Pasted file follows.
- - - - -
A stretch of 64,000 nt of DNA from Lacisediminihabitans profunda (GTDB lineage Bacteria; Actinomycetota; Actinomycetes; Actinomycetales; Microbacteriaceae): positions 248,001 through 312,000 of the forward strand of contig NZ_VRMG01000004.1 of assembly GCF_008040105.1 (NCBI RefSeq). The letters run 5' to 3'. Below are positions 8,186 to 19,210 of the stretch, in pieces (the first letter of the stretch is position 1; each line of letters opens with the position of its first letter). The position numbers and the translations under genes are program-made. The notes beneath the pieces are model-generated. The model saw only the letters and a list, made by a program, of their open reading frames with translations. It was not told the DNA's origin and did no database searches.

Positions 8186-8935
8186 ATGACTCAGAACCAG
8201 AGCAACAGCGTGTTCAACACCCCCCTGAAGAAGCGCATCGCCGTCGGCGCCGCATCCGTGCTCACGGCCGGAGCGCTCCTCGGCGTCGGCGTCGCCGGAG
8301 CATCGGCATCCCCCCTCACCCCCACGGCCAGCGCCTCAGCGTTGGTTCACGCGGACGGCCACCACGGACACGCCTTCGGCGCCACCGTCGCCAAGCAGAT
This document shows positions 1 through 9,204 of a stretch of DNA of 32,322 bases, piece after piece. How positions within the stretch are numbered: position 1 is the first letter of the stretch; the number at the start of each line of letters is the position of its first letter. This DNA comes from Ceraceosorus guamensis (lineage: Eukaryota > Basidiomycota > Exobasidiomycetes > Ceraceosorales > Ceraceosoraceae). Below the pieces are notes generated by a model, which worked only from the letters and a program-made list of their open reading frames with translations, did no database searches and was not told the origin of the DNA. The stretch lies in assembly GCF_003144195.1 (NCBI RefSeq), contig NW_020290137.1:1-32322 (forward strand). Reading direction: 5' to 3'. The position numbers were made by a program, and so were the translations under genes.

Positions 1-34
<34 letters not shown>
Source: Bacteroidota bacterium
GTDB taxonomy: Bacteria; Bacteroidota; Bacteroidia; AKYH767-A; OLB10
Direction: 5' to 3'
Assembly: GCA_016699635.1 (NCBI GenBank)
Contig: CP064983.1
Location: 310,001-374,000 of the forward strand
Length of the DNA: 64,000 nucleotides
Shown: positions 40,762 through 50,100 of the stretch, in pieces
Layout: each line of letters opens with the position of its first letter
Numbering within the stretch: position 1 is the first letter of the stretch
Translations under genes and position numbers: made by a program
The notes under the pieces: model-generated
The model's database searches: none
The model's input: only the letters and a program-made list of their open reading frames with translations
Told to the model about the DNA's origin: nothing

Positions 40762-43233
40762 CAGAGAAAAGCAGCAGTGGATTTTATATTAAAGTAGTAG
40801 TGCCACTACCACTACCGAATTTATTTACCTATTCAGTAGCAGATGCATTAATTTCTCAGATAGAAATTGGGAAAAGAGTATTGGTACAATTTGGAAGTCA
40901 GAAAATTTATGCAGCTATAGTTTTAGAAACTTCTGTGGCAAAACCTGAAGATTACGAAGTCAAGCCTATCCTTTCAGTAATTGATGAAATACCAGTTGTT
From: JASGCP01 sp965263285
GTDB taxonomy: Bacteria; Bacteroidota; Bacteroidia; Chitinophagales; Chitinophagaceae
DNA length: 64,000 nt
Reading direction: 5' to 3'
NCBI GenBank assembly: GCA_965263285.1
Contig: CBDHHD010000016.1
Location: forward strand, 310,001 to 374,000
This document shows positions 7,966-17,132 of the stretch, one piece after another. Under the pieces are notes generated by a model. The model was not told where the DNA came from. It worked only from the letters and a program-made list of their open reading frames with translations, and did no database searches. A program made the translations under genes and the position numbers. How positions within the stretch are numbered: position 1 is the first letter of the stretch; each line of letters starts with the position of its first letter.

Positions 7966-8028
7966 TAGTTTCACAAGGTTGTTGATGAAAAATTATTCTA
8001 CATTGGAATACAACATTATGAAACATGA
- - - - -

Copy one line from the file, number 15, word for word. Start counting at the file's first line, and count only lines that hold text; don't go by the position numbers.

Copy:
Length of the DNA: 64,000 nucleotides